In recent years, courts, too, have become sensitive to the problems of sex-based discrimination. In 1963, the Presidential Commission on the Status of Women recommended that:
"Early and definitive court pronouncement, particularly by the United States Supreme Court, is urgently needed with regard to the validity under the Fifth and Fourteenth Amendments of laws and official practices discriminating against women, to the end that the principle of equality becomes firmly established in constitutional doctrine."
There is no longer any doubt that sex-based classifications are subject to scrutiny by the courts under the Equal Protection Clause and will be struck down when they provide dissimilar treatment for men and women who are similarly situated with respect to the object of the classification. Reed v. Reed, 404 U.S. 71, 77, 92 S.Ct. 251, 30 L.Ed.2d 225 (1971). See, Moritz v. C.I.R., 469 F.2d 466 (10th Cir. 1972). Compare, Green v. Waterford Board of Education, 473 F.2d 629 (2nd Cir. 1973), and LaFleur v. Cleveland Board of Education, 465 F.2d 1184 (6th Cir. 1972), with Mrs. Susan Cohen v. Chesterfield County School Board et al., etc., 474 F.2d 395 (4th Cir. 1973) (en banc). Furthermore, discrimination on the basis of sex can no longer be justified by reliance on "outdated images * * * of women as peculiarly delicate and impressionable creatures in need of protection from the rough and tumble of unvarnished humanity." Seidenberg v. McSorleys' Old Ale House, Inc., 317 F.Supp. 593, 606 (S.D.N.Y. 1970).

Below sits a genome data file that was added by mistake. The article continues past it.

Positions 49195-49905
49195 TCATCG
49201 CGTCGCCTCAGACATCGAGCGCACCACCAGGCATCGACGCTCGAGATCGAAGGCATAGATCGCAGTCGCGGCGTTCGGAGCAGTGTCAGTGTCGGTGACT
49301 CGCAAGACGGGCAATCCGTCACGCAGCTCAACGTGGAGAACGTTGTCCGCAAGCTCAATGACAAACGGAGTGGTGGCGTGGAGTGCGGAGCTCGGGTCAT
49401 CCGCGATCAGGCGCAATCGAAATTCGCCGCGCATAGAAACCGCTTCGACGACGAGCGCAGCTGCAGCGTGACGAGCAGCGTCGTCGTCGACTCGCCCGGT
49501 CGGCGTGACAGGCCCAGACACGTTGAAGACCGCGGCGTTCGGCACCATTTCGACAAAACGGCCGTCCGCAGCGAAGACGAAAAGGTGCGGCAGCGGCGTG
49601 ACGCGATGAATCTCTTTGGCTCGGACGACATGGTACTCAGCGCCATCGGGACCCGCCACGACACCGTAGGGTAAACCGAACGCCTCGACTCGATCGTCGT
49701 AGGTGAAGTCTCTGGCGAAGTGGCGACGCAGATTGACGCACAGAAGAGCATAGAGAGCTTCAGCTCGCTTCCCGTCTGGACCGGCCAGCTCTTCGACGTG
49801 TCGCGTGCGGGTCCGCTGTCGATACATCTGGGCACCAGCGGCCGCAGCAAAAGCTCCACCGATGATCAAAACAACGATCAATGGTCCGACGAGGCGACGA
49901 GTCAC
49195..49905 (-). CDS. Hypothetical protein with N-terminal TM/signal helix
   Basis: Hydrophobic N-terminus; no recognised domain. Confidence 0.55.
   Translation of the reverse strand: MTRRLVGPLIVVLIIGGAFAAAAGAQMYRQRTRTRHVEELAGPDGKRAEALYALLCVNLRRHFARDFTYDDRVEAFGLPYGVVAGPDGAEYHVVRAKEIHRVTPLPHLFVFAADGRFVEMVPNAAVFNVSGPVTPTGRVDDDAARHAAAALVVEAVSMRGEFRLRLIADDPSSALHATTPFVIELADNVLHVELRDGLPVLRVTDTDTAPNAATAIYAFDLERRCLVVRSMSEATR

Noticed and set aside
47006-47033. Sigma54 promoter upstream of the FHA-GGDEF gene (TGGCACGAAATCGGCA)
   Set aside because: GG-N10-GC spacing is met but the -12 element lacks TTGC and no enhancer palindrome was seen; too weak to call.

In Sail'er Inn v. Kirby, 5 Cal.3d 1, 95 Cal.Rptr. 329, 340, 485 P.2d 529, 540541 (Cal.1971) (en banc), the unanimous California Supreme Court succinctly summarized the nature of sexbased discrimination:
"Sex, like race and lineage, is an immutable trait, a status into which the class members are locked by the accident of birth. What differentiates sex from nonsuspect statuses, such as intelligence or physical disability, and aligns it with the recognized suspect classifications is that the characteristic frequently bears no relation to ability to perform or contribute to society. * * * The result is that the whole class is relegated to an inferior legal status without regard to the capabilities or characteristics of its individual members. * * * Where the relation between characteristic and evil to be prevented is so tenuous, courts must look closely at classifications based on that characteristic lest outdated social stereotypes result in invidious laws or practices.
"Another characteristic which underlies all suspect classifications is the stigma of inferiority and second class citizenship associated with them. * * * Women, like Negroes, aliens, and the poor have historically labored under severe legal and social disabilities. Like black citizens, they were, for many years, denied the right to vote and, until recently, the right to serve on juries in many states. They are excluded from or discriminated against in employment and educational opportunities. Married women in particular have been treated as inferior persons in numerous laws relating to property and independent business ownership and the right to make contracts.
"Laws which disable women from full participation in the political, business and economic arenas are often characterized as 'protective' and beneficial. Those same laws applied to racial or ethnic minorities would readily be recognized as invidious and impermissible. The pedestal upon which women have been placed has all too often, upon closer inspection, been revealed as a cage." (Citations and footnotes omitted.)
In this case, it is unnecessary for this Court to determine whether classifications based on sex are suspect and, thus, can be justified only by a compelling state interest because the High School League's rule cannot be justified even under the standard applied to test nonsuspect classifications. See, Eisenstadt v. Baird, 405 U.S. 438, 92 S.Ct. 1029, 31 L.Ed.2d 349, 359 n. 8 (1972).
II. The Plaintiffs' Interest in Interscholastic Athletics.